## In This Set of Math Visual Prompts…

Students will explore representing, comparing and ordering fractions by partitioning a 0-2 number line.

## Intentionality…

This set of visual math talk prompts is taken from the Math Talk section of Day 2 in the Make Math Moments Problem Based Unit called Wooly Worm Race. The purpose of the Math Talk is to reinforce key concepts and big ideas from this problem based math unit including:

- Fractions can be represented in a variety of ways;
- How you partition the whole determines the fractional unit (i.e.: partitioning a whole into 6 parts will result in 6 sixth parts);
- As you partition a whole into more parts, the smaller the size of each part;
- As you partition a whole into more parts, the larger the denominator;
- In order to compare two or more fractional quantities, the whole must be the same;
- The numerator indicates the number of parts relative to the number of parts in the whole indicated by the denominator; and,
- Fractional amounts exist between whole numbers.

Unsure about some of the terminology listed above?

Learn more about multiplicative thinking, rates, ratios and the roadmap to proportional relationships through our course The Concept Holding Your Students Back or by joining our Make Math Moments Educator Academy.

## Preparing to Facilitate

In today’s visual math talk, students will be asked to represent different fractional amounts on a number line from 0 to 2. The goal of this visual math talk is to build student flexibility and fluency with fractional quantities while also practicing partitioning a linear model.

The prompt for each problem in this visual math talk is:

*Where would you place each fractional amount on the number line?*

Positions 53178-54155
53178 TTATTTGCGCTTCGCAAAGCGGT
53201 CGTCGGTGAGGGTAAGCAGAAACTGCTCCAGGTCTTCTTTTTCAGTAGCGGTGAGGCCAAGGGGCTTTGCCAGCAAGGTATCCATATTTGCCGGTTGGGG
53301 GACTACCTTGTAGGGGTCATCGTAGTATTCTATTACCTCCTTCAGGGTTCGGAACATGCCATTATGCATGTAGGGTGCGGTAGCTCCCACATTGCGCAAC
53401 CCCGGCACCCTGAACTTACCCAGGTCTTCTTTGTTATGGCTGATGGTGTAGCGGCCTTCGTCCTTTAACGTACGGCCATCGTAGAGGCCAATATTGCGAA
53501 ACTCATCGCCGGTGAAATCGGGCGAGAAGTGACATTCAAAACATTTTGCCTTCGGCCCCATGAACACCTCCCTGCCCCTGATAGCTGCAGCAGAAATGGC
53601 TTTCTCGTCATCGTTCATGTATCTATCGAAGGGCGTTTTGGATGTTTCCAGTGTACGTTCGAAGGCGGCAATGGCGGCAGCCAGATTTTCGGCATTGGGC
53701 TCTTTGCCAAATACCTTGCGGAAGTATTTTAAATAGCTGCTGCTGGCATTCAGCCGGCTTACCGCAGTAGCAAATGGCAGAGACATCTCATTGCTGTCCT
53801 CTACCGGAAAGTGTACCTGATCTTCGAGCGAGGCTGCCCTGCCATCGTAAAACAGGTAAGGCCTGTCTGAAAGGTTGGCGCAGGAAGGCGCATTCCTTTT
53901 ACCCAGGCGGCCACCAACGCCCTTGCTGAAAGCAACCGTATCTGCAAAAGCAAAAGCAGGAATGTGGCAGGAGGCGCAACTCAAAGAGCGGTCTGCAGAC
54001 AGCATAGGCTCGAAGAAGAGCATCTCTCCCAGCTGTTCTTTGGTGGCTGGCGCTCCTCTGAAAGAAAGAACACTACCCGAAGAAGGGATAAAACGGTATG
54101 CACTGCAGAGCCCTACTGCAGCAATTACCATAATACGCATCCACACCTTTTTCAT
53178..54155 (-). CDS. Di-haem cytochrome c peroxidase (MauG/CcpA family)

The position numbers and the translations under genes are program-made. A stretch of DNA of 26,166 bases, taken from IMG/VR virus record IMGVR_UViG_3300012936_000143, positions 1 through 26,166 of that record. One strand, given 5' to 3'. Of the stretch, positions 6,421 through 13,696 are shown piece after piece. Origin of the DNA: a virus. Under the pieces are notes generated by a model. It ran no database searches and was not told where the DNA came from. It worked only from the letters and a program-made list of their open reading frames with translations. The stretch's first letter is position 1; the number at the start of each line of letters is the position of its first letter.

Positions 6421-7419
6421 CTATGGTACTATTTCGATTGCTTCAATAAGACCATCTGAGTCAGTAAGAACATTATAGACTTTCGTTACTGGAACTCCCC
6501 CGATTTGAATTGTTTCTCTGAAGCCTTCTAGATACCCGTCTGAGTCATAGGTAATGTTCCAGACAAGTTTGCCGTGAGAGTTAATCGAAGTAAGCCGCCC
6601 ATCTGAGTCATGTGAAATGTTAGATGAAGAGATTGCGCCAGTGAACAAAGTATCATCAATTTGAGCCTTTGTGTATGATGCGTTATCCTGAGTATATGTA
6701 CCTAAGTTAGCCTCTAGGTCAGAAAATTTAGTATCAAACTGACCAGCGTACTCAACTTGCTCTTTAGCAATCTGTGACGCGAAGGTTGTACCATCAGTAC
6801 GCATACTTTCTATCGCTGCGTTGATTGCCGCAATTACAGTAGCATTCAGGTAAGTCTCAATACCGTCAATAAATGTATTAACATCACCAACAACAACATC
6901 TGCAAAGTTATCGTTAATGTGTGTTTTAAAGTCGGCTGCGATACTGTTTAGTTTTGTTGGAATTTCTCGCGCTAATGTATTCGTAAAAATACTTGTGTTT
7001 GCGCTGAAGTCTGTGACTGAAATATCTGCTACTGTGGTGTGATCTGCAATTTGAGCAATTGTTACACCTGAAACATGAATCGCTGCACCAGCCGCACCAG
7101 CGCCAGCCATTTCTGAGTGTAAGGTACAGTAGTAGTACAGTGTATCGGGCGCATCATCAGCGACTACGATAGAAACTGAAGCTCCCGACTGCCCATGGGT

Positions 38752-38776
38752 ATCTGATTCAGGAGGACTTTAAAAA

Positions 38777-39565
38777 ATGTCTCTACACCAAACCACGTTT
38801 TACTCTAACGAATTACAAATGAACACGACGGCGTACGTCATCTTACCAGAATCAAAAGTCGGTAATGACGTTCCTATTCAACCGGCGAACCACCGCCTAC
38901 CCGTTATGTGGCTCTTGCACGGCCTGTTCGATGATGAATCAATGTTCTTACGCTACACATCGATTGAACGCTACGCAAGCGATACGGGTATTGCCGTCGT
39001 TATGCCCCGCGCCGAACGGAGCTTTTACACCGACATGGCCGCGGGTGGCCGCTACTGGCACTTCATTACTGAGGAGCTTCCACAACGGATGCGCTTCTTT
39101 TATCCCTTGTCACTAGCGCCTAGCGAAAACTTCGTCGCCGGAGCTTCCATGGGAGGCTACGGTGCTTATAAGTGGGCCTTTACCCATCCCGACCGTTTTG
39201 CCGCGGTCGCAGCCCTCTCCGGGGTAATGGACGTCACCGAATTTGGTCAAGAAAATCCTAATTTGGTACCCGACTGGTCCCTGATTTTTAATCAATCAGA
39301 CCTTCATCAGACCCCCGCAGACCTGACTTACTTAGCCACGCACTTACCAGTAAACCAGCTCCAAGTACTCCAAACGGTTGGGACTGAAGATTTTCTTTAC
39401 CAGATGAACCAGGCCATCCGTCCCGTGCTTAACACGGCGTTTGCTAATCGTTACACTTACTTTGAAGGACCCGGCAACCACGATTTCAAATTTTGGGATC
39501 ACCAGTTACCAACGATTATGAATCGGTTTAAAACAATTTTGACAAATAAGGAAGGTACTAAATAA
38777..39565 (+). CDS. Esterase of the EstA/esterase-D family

Consider adding context by exploring the first day of the ** Wooly Worm Race** problem based lesson where we can frame the 0 to 2 number line to represent the 2 metre track that the caterpillars would race along during that particular lesson.

Introduce each quantity, one at a time, for students to place on a number line.

*one*

*one half*

*¼*

*⅛ *

*6/8*

Encourage students to draw a new number line from 0 to 2 for each prompt in order to promote additional practice of partitioning as well as to ensure they do not get confused with partitions that were helpful for one prompt, but not so helpful for another.

Three (3) additional visual math prompts as well as modifiable purposeful practice problems shared via Google Docs and/or Microsoft Word can be found in the Teacher Guide from Day 2 of the Wooly Worm Race problem based math unit.

Although you could lead this math talk by orally sharing the context and representing student thinking on a chalkboard/whiteboard, consider leveraging the following visual math talk prompt videos to ensure accessibility for all students. We would recommend that you still model student thinking to ensure student voice is honoured prior to sharing the visual silent solution shared in the visual prompt video.

**Visual Math Talk Prompt #1**

Begin playing the video to share the first visual math talk prompt and be ready to pause the video in order to give students time to think.

The prompts are simple and shared without context, however since this is taken from Day 2 of the Wooly Worm Race problem based math unit, you might consider leveraging the context from the previous day involving caterpillars racing along a 2 metre straight track. In that case, you could verbally share the context using a script such as:

*The Wooly Worms are racing in their next competition!*

*Woolzy managed to race 1 metre.*

*Where on the track from 0 metres to 2 metres did Woolzy finish?*

In this first prompt, students will likely have no problem partitioning the 0 to 2 number line into two parts and indicating a value of 1 at the halfway point.

**Visual Math Talk Prompt #2**